Some thoughts on David Cameron’s hollow words at St Petersburg G20 – John Gelmini

G20 2013 Heads of Government - Caricatures

G20 2013 Heads of Government – Caricatures (Photo credit: DonkeyHotey)

David Cameron has the job of standing up for Britain so one would not expect him to say anything else.

His list of things that we (the UK) have given the world was accurate enough but it really isn’t the point.

What matters, as the Americans say, is what you have done recently and your potential to do so tomorrow, the next day and the next and then the months and years into the future.

The City of London is now the 2nd Global financial center, having been overtaken by New York in 2012, and by 2016 it will be 4th behind Hong Kong and Singapore.

There is, however, a strong element of truth in what Putin or his apparatchiks is supposed to have said.

Power, other than that which emanates from the Queen and her Governors Generals, is slipping away to the BRICS and our military is a cipher unable on its own to project power or compel anyone to do anything.

We have influence in a number of countries which we still secretly control through the device of having puppets in charge but their number is shrinking by the decade as their subject people demand change and new leaders answerable to them rather than to the UK Government.

Certainly if we cannot afford a coastal protection vessel, aircraft carriers with their own aircraft or enough body armor for our troops we are in no position to throw our weight around as we once could.

We are dependent on imports to meet food demand and only have 4% spare generating capacity so until that changes we are strategically vulnerable to blackmail by militant trades unionists ,those countries we rely on for energy and hostile foreign powers of the future.

Longer term, we are in trouble because our education system is 44th in the world and we are failing to turn out enough engineers,scientists and wealth creators.

Since 1982, we have stopped bothering to keep figures on our balance of payments because on the official figures we are not paying our way and must in reality be relying from other income from undisclosed sources.

One does not have to be a UK-ipper to say these things and want passionately to change them for the better but one does have to be a realist with vision and the desire to help make it happen.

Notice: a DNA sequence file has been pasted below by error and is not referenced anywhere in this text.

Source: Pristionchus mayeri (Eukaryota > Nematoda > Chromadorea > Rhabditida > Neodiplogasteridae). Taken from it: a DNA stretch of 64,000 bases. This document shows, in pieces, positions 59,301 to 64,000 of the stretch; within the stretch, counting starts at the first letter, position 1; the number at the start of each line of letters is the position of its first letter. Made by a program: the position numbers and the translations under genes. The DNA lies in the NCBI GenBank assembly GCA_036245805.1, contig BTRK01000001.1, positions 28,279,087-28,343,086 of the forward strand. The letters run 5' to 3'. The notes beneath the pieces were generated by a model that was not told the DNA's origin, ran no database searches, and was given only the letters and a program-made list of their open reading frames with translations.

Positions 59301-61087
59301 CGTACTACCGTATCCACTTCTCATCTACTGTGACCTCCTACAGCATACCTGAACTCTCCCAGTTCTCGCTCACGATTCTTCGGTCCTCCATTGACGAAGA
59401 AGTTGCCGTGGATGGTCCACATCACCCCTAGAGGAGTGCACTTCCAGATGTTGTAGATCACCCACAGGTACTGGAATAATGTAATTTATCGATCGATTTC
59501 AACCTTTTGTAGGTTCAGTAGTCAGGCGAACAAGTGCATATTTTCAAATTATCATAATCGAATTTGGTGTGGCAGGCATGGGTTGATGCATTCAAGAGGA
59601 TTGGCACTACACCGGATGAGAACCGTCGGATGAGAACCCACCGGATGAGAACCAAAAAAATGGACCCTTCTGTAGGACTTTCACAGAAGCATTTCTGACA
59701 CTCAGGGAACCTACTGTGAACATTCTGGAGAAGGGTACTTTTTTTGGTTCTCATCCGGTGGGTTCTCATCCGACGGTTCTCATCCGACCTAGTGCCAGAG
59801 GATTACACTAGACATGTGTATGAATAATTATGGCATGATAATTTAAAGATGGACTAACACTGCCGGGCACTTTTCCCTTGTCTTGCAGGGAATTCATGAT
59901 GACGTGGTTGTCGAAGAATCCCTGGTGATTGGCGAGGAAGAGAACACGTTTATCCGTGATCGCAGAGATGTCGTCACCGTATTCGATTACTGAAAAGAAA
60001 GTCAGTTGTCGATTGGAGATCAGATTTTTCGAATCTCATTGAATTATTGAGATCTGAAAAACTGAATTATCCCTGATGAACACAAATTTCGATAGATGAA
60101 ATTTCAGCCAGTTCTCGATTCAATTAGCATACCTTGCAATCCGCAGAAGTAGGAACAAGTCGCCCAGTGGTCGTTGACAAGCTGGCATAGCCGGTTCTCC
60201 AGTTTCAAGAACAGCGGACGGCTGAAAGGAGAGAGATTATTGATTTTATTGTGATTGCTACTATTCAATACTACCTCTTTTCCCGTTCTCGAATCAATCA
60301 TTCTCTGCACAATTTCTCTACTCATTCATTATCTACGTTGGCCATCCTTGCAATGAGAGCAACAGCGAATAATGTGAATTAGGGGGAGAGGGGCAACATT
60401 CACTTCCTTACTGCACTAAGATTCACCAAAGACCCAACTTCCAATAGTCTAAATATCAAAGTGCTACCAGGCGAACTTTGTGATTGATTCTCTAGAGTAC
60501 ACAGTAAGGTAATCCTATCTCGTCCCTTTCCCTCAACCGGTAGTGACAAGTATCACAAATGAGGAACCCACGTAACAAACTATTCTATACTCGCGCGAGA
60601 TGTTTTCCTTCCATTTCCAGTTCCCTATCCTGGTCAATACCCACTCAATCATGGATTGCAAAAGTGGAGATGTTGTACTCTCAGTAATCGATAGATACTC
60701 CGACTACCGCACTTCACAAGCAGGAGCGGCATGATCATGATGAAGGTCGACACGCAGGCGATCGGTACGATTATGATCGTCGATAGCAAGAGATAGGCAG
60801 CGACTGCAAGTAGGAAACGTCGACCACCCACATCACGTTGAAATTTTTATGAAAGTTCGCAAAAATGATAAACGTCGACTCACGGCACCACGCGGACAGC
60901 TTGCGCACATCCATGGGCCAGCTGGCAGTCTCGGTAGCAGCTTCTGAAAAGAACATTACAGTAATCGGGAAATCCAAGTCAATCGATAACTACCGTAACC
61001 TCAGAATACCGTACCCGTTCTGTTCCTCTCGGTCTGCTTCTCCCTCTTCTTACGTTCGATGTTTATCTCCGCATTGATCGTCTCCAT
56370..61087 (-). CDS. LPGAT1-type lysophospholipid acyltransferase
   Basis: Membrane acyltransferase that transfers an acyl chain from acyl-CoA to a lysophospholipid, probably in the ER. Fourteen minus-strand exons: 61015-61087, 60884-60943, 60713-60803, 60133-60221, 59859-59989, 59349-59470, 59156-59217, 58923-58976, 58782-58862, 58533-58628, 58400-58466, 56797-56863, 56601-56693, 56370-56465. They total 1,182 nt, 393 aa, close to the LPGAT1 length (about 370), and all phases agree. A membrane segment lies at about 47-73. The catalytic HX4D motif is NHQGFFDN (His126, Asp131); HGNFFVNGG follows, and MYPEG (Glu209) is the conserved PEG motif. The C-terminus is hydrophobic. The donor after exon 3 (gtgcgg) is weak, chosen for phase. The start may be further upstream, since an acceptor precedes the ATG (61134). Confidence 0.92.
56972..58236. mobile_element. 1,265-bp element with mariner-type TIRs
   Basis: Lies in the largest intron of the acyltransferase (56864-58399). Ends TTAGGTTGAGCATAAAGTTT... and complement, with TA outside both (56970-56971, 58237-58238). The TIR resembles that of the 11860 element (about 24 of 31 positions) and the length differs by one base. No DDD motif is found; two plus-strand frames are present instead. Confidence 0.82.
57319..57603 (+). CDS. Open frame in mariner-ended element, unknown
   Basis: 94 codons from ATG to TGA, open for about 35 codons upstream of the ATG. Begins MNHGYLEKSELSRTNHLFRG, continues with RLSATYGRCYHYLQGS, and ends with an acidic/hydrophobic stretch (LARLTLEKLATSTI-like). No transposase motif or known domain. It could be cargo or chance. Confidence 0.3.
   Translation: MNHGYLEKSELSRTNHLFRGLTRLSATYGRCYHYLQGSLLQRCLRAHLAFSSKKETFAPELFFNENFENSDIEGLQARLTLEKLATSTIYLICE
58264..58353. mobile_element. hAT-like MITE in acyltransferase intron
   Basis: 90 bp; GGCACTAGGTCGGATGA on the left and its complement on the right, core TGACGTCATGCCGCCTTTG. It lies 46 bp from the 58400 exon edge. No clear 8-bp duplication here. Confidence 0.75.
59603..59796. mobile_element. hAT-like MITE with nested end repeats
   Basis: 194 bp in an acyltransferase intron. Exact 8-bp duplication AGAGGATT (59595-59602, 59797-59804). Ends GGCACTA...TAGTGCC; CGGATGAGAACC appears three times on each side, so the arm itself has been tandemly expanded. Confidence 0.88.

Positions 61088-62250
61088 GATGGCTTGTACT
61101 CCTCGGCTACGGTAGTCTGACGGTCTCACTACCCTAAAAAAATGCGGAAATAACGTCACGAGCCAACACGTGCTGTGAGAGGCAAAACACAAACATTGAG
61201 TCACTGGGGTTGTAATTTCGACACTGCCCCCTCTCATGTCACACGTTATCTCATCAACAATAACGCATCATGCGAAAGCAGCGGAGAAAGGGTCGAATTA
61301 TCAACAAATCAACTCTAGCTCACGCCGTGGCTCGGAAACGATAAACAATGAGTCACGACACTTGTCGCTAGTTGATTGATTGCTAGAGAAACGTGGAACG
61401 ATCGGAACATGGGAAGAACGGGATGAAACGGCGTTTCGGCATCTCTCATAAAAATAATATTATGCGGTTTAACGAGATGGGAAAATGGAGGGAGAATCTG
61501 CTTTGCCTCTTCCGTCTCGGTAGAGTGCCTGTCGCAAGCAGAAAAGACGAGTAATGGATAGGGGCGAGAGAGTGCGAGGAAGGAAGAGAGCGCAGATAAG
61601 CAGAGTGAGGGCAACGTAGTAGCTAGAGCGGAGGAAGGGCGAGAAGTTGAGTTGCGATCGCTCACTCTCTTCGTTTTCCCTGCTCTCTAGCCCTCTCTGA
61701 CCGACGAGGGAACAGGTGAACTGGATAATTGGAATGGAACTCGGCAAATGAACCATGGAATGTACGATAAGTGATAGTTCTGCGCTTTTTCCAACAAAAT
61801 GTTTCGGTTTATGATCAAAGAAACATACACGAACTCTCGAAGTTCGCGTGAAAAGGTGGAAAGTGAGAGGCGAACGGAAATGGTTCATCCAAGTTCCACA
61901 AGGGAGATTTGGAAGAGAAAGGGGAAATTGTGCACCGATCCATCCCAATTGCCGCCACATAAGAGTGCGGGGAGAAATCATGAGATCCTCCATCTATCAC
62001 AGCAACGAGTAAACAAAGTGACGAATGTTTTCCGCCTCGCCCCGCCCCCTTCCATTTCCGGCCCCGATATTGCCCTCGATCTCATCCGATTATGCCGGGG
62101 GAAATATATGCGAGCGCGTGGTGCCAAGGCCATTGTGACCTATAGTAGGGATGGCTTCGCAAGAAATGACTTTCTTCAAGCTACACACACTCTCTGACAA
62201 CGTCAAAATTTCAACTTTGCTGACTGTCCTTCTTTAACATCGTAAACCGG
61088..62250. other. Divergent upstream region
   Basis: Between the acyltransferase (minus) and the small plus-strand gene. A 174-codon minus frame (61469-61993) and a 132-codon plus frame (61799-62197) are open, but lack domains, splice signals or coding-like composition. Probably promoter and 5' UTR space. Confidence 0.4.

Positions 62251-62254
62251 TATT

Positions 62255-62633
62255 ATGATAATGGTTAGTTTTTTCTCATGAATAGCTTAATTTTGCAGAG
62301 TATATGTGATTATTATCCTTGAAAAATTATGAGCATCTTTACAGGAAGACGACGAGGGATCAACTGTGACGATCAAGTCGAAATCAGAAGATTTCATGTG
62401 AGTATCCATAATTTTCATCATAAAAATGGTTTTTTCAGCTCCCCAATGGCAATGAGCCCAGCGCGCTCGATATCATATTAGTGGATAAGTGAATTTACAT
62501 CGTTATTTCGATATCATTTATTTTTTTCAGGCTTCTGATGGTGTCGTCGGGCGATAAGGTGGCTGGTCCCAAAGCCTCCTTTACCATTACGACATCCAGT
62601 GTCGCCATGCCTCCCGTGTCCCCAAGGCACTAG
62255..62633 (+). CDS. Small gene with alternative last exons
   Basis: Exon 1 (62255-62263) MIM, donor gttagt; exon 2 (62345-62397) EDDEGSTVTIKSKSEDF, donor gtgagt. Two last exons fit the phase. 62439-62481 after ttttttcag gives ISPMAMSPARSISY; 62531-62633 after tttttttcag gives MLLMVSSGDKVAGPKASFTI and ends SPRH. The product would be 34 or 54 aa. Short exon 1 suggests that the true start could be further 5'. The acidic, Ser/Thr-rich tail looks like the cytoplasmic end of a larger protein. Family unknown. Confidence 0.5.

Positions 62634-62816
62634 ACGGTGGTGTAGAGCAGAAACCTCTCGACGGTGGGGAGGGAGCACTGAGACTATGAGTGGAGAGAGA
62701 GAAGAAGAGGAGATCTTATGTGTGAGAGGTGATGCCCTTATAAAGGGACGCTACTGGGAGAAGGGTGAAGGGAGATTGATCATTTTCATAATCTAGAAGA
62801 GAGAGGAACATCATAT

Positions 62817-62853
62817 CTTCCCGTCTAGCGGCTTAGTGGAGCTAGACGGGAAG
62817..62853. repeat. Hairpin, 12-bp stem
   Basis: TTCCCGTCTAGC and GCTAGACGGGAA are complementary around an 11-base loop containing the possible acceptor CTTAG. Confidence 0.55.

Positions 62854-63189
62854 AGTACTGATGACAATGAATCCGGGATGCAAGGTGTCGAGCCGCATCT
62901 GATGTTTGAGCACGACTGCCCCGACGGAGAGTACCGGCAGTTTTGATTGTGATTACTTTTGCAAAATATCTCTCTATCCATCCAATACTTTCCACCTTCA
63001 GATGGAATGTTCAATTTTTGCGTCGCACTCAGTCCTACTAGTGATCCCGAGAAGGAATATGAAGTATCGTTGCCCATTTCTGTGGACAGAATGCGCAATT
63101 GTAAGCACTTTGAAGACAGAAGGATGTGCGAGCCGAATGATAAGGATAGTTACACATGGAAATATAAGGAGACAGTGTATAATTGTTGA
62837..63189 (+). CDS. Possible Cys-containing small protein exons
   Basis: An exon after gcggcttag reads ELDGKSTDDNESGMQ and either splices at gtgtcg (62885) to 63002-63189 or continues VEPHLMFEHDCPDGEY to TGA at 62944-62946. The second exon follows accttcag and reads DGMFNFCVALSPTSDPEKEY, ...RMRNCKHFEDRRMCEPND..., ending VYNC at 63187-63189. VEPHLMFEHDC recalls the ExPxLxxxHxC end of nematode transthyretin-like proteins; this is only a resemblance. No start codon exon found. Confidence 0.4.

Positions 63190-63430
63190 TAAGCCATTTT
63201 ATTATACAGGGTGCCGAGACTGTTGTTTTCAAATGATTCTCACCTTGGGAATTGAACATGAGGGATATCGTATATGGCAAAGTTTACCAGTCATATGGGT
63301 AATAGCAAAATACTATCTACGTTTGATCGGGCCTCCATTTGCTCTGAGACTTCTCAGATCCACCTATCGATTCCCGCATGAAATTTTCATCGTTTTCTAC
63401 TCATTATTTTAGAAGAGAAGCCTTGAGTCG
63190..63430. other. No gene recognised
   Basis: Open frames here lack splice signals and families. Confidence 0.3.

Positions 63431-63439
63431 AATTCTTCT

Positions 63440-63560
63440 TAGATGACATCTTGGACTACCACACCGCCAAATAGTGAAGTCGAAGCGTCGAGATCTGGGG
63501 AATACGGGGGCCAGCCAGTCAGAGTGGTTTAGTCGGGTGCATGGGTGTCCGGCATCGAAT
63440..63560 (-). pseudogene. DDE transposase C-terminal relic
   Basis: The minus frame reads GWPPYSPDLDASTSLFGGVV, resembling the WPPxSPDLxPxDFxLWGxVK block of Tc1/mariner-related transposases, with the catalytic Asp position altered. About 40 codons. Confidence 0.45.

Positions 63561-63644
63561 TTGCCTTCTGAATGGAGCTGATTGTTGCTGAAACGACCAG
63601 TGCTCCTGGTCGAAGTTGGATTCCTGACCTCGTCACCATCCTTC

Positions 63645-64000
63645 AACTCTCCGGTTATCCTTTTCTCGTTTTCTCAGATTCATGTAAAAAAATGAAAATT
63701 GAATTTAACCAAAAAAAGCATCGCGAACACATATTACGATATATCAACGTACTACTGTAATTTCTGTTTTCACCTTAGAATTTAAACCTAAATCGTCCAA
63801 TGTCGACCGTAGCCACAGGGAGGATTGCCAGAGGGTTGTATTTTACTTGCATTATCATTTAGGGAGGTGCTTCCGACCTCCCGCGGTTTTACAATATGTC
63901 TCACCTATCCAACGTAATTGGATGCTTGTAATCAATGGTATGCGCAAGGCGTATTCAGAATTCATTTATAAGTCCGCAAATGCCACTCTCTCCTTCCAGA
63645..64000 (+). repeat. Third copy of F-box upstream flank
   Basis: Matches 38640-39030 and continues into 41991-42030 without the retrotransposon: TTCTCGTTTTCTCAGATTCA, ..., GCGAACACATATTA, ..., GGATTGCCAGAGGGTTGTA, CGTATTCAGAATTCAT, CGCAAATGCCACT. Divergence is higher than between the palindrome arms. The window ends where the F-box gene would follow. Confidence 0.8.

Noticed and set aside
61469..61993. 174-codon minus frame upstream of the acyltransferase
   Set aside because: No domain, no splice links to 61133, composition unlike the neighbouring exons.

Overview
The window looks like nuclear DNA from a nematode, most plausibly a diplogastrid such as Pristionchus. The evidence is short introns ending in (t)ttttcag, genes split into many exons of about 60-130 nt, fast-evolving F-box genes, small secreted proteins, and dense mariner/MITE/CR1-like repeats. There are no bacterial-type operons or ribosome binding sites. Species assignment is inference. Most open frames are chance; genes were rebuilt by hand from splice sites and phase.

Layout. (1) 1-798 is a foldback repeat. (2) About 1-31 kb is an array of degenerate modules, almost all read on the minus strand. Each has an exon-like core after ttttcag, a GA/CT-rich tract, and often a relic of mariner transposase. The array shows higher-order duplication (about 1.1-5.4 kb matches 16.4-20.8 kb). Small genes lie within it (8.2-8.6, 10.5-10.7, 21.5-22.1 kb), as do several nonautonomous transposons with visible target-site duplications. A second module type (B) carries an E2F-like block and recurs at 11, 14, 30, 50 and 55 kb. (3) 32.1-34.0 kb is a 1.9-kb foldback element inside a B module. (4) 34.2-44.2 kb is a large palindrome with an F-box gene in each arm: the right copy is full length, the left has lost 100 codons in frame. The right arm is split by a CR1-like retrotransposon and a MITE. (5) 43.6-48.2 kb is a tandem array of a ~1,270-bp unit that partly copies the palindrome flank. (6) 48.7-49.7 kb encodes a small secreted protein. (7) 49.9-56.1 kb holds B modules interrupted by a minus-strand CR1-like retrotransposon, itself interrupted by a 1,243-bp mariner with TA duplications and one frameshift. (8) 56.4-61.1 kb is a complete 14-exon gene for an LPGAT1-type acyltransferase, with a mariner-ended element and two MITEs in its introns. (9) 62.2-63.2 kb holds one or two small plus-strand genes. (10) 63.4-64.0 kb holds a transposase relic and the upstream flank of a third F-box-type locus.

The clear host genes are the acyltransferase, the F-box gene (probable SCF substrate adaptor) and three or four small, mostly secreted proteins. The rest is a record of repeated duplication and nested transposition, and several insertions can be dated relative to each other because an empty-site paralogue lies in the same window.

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China is strategic partner to Russia: Putin – People’s Daily Online

English: Logo of the People's Daily 中文: 人民日报题字

English: Logo of the People’s Daily 中文: 人民日报题字 (Photo credit: Wikipedia)

 

This is a very interesting, MUST-READ lead article in China’s People’s Daily Online. Check it out!

 

via China is strategic partner to Russia: Putin – People’s Daily Online.

 

This article does not surprise me. Indeed a few days ago I reblogged a similar article published by the People’s Daily Online entitled “Chinese president discusses ties, global issues with Russian counterpart“.

 

As it is still relevant to the latest article, let me restate my views on the first article:

 

Russia and China are complimentary in many ways, with Russia’s enormous mineral wealth and China’s industry powerhouse. Together they provide a remarkable challenge to Western interests that have been weakened by bickering.

 

Let me pick up this thread focusing on bickering.

 

The major Western democracies are proud of their democratic traditions, with executive decisions tempered by parliament, Congress or the Senate; in the case of Germany, the Federal Constitutional Court plays a critical role too. By comparison, democracy in Russia and China is a sham.

 

One of the principles of Western democracies is checks and balances on executive power. The rules are different in Russia and China permitting both countries to follow strategic objectives more assertively with decisive leadership.

 

One of the downsides of democracy is constant bickering. This seems to be especially prevalent since the financial crash of 2008. In the US, the Repubicans, especially the Tea Partyists, are not prepared to deal with the Democrats and a Democrat President, sapping at the US’s strength and energy. In Europe, it is similar, with the austerians in Northern Europe holding many countries in Southern Europe to randsom. Similarly, anti-European feeling in the UK is isolating the UK and reducing her effective power and economic competitiveness. Of course, in Europe there is another dimension to the creeping crisis, namely the European Commission.

 

Western leaders, like Angela Merkel of Germany and David Cameron in the UK seem to lead by muddling through rather than setting out vision, strategy and examples of executive leadership.

 

I am not advocating reduced democracy, indeed I believe that the IMF has too much power. However, I am advocating the return to proper strategic analysis to decision-making, reducing the horse-trading and bickering.

 

In passing, I must draw attention to the United Nations and her agencies which seems to have lost its way in recent years; once again the strength is reduced by bickering.

 

Of course, strategic analysts in Russia and China will have noted that bickering reduces the strength of the major Western democracies. This will not be lost on Russian and Chinese policy-makers whose interests will be served by indeed facilitating or encouraging Western bickering; this will reduce strategic focus in the Western democracies. Meanwhile, Russia and China are leveraging their joined combined strengths by strong strategic focus.

 

Let me turn turn this to an open question:

 

How should the US and Europe strengthen strategic focus and reduce the bickering in response to the Russian/Chinese strategic partnership?

 

 

 

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